Expression of NS3 and/or NS3a in infected cells was detected by immunostaining with NS3/NS3a specific Mabs for both single start codon mutations, but not for mutAUG1+2 virus. Infection of mutAUG1+2 virus was however confirmed by immunostaining with anti-VP7 Mab (Fig. 3B). NS3/NS3a expression was further investigated in concentrated lysates by western blotting using anti-NS3/NS3a Mabs. Cells infected with mutAUG1 virus expressed a protein comigrating with the smaller band (NS3a) of the two NS3-related proteins expressed in BSR cells infected with wtBTV1/8 (S10) (Fig. 4, left panel lanes 1 and 2). Cells infected with mutAUG2 virus only expressed NS3 comigrating with the larger NS3-related protein (Fig. 4, left panel lanes 1 and 3). No NS3-related proteins were detected in cells infected with mutAUG1+2 virus indicating that truncated forms of NS3 were not expressed (Fig. 4, left panel, lane 4). Further, lanes 1–3 with NS3-related proteins showed protein bands of higher molecular weight representing different forms of the carbohydrate groups of NS3/NS3a (lane 1–3). The protein bands were not present in lane 4 (mutAUG1+2) confirming that this BTV mutant is not expressing NS3/NS3a or any other truncated form of NS3. VP5 protein was detected in all (wtBTV1/8(S10), mutAUG1, mutAUG2 and mutAUG1+2) infected cells demonstrating expression and detection of virus proteins, and confirmed infection by the respective BTV mutants (Fig. 4, right panel, lanes 1–4).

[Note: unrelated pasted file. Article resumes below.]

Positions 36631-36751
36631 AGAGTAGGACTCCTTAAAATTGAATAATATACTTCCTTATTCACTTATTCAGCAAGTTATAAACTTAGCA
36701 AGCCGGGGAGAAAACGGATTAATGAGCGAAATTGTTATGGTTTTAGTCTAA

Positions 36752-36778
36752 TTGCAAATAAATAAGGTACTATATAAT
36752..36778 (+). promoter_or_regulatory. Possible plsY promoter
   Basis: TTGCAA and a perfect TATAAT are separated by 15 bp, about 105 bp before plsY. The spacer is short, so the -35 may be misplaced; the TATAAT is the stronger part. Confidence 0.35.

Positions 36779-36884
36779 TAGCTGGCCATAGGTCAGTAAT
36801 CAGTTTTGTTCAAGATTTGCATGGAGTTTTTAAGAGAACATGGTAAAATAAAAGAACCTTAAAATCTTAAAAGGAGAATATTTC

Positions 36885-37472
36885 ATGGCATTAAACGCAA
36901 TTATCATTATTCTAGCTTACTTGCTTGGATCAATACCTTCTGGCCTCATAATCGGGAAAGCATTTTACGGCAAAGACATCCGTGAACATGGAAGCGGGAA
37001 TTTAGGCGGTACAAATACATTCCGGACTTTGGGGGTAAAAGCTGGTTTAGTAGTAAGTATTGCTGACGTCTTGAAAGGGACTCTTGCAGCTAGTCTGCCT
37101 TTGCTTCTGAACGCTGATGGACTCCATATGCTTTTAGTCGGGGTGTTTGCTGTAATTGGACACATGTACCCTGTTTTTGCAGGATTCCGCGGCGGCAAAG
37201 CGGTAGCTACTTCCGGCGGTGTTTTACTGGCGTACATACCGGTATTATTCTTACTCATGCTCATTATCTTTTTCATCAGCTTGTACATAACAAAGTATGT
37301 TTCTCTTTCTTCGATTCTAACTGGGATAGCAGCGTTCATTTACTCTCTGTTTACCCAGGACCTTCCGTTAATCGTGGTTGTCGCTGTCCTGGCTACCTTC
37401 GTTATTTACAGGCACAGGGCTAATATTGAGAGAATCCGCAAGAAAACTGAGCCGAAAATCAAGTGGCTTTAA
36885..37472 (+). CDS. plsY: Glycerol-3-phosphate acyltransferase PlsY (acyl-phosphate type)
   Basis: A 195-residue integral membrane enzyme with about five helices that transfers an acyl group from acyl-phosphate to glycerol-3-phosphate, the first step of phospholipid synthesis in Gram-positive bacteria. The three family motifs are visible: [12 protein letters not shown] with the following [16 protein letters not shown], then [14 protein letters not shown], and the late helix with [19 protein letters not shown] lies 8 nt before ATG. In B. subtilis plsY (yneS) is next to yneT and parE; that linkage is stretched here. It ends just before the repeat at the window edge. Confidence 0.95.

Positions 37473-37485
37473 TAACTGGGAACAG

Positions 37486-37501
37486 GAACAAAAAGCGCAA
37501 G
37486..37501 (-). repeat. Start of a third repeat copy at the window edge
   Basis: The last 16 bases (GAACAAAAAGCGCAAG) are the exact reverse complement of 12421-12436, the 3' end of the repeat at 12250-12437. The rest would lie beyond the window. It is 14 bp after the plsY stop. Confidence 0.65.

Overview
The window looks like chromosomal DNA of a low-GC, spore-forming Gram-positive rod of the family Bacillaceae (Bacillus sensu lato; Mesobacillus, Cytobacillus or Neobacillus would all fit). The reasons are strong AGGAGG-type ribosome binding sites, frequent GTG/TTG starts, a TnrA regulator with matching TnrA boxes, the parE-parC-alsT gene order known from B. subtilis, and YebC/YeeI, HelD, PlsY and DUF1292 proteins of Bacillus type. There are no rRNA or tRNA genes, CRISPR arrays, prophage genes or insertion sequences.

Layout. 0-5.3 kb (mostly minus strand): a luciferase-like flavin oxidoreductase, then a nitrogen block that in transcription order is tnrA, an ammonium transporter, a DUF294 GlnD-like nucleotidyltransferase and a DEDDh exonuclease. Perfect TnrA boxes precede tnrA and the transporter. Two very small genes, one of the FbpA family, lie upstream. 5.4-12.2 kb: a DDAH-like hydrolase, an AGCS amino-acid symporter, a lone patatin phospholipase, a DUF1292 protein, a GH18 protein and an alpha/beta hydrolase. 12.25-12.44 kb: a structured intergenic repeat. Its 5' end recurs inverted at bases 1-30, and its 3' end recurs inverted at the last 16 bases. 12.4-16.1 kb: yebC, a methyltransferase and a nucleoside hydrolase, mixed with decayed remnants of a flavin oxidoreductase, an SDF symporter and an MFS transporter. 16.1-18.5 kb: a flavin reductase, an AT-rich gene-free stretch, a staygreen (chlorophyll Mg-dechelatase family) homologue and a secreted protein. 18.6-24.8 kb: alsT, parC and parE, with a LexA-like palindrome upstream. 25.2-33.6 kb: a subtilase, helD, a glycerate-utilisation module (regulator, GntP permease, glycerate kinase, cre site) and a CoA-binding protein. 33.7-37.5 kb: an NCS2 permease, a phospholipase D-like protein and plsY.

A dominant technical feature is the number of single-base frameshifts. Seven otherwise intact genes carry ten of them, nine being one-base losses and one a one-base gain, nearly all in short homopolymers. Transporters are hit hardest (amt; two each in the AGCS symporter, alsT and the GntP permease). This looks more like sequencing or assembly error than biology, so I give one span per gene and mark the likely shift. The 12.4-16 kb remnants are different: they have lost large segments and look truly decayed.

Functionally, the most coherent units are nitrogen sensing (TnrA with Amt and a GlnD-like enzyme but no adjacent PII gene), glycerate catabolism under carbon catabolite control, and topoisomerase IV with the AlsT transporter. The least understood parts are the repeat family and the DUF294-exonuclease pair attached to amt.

Figure 4. Detection of viral proteins of AUG mutant viruses.

Westernblot analysis of expression of NS3 and VP5 in cell lysates from BSR cells infected with wtBTV1/8(S10) (lane 1), mutAUG1 (lane 2), mutAUG2 (lane 3), mutAUG1+2 (lane 4) and mock-infected cells (lane 5) using antibodies against BTV NS3 or VP5.

NS3 and NS3a are Involved in Cytopathogenic Effect and Virus Release

A clear difference in CPE was observed between wtBTV1/8(S10) and mutAUG2 compared to mutAUG1 and mutAUG1+2 (Fig. 3b). These two groups of two viruses also differ in expression of NS3; wtBTV1/8(S10) and mutAUG2 are expressing NS3, whereas mutAUG1 and mutAUG1+2 are not expressing NS3. Apparently, the CPE phenotype is correlated to NS3 expression, whereas expression of NS3a (mutAUG1 versus mutAUG1+2) showed no obvious difference in CPE in BSR cells.

Since BTV mutants lacking NS3 expression showed a smaller plaque size, this could affect virus growth or release of virus into the culture medium. Therefore growth of these virus mutants was studied in BSR and KC cells (Fig. 5a–d). Monolayers were infected with an MOI of 0.01 and virus titers were determined in supernatant (released virus) and cells (cell-associated virus) at different time points after infection. All viruses reached maximum virus titers in mammalian cells (BSR) of approximately 6–7 10logTCID50/ml at 40 hours post infection (hpi) (Fig. 5a/b). Maximum virus titers in supernatant for wtBTV1/8(S10) and mutAUG2 virus coincided with these in the cells, whereas virus titers for mutAUG1 and mutAUG1+2 levels were still increasing after 120 hpi. These results indicate that BTV mutants without NS3 are hampered in release of virus from mammalian cells.

Figure 5. Replication kinetics of AUG mutant viruses on mammalian and insect cells.

Virus growth and virus release of AUG mutant viruses grown on BSR cells and KC cells infected in duplicate with wtBTV1/8 (S10), mutAUG1, mutAUG2 and mutAUG1+2 viruses and harvested at indicated time points post infection. Virus titers were determined in supernatant and in cells by endpoint dilution, and the mean values are expressed as 10logTCID50/ml. (A) released virus from BSR cells (upper left panel) or (B) BSR cell-associated virus (upper right panel). (C) released virus from KC cells (lower left panel) or (D) KC cell-associated virus (lower right panel).